March 13 - A robotic device that allows paralyzed people to stand up is being hailed as a potential breakthrough for the severely disabled. The machine, developed by a team in Turkey, allows paraplegics greater mobility and independence then ever before. Jim Drury reports.
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Yusuf Akturkoglu on his regular trip to the supermarket.
(Natsot - item drops into basket)
Nothing remarkable in this, perhaps....until you realise that Yusuf is a paraplegic, walking without the assistance of carers.
Yusuf is strapped into the Tek Robotic Mobilisation Device, a machine that has transformed his life.
The standing wheelchair was devised by a team of Turkish scientists, led by Necati Hacikadiroglu.
SOUNDBITE (Turkish) INVENTOR OF TEK ROBOTIC DEVICE, NECATI HACIKADIROGLU, SAYING:
"We've developed a device that enables paralysed people to move through narrow passages, sit on a chair like you and I do, use the washrooms that we use, wash their hands and do their own shopping. It provides them with the opportunity to live in places not designed for paralysed people."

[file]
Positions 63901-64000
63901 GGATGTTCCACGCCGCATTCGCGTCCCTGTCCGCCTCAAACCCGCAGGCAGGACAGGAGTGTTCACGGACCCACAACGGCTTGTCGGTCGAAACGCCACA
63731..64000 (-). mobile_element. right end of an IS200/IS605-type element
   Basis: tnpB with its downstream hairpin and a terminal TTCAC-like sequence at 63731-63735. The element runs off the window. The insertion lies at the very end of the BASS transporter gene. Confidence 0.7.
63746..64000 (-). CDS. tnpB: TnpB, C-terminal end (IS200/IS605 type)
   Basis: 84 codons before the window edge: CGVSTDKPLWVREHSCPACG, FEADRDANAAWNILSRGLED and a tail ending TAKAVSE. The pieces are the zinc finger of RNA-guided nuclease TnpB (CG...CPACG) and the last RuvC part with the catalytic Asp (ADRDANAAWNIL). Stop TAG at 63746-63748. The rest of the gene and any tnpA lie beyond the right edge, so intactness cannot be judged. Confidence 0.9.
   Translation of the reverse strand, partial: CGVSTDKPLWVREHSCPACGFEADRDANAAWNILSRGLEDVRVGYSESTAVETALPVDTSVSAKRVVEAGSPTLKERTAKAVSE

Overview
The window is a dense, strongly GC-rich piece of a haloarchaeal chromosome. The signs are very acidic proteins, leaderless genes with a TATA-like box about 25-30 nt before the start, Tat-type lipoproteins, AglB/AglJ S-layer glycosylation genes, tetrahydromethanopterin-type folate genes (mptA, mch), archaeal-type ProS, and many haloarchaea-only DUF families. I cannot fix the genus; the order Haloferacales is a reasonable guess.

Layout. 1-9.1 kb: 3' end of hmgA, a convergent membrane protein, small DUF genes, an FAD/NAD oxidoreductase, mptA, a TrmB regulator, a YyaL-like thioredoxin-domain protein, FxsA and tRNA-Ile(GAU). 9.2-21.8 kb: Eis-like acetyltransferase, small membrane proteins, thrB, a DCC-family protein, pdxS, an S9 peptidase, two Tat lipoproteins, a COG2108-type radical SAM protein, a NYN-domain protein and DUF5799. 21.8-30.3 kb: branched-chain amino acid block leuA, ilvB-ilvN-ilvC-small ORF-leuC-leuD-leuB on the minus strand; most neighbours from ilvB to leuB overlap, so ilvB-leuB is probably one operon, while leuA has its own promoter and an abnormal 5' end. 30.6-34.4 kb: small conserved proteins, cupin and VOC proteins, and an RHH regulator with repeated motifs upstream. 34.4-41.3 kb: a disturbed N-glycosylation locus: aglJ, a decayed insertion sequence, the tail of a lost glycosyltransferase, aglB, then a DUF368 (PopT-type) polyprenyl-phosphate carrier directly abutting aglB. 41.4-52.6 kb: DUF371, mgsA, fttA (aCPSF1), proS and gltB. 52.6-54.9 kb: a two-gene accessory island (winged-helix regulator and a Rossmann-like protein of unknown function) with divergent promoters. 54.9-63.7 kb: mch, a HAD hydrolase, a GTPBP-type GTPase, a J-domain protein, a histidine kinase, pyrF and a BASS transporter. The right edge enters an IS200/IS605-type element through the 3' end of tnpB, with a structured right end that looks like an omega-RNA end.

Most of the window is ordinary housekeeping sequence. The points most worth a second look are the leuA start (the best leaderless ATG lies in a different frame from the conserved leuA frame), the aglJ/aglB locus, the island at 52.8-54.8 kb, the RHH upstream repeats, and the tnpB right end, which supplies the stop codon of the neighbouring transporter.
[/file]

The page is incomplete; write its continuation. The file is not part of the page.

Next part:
Regular wheelchairs can only be front-mounted. Whenever a user has to get off a toilet or bed they must lift their body with their arms and throw themselves onto their wheelchairs. It's difficult to complete without assistance and is sometimes dangerous.
The Tek offers few such difficulties. It can be summoned by remote control and users strap themselves in before hoisting themselves into a standing position with relative ease.
A joystick enables them to navigate.
Twenty-seven-year-old Yusuf was paralysed after falling from a horse five years ago.
Selected to test the Tek at home, he says he's rediscovered his independence.
SOUNDBITE (Turkish) PARAPLEGIC PATIENT, YUSUF AKTURKOGLU, SAYING:
"It's wonderful to stand up because we spend our lives sitting. We can stand up if somebody helps and that happens once a day or maybe twice, if somebody is around. If not, we don't get up. But by using this device, I can get up whenever I want. This device helps me to get mobilised. I can go to the kitchen and do whatever I want. I feel free."
The Tek was devised by Istanbul-based research and development company AMS Mekatronic.
It's rechargeable and must be charged every three days.
The product has undergone clinical trials, and is being praised by doctors. They say it can help prevent unwanted health problems faced by most paralysed people, such as pressure sores, diabetes, and heart disease through poor circulation.
Commercial sales are some way off, but Yusuf says he hopes to be reading about the Tek in the not too distant future.
Jim Drury, Reuters
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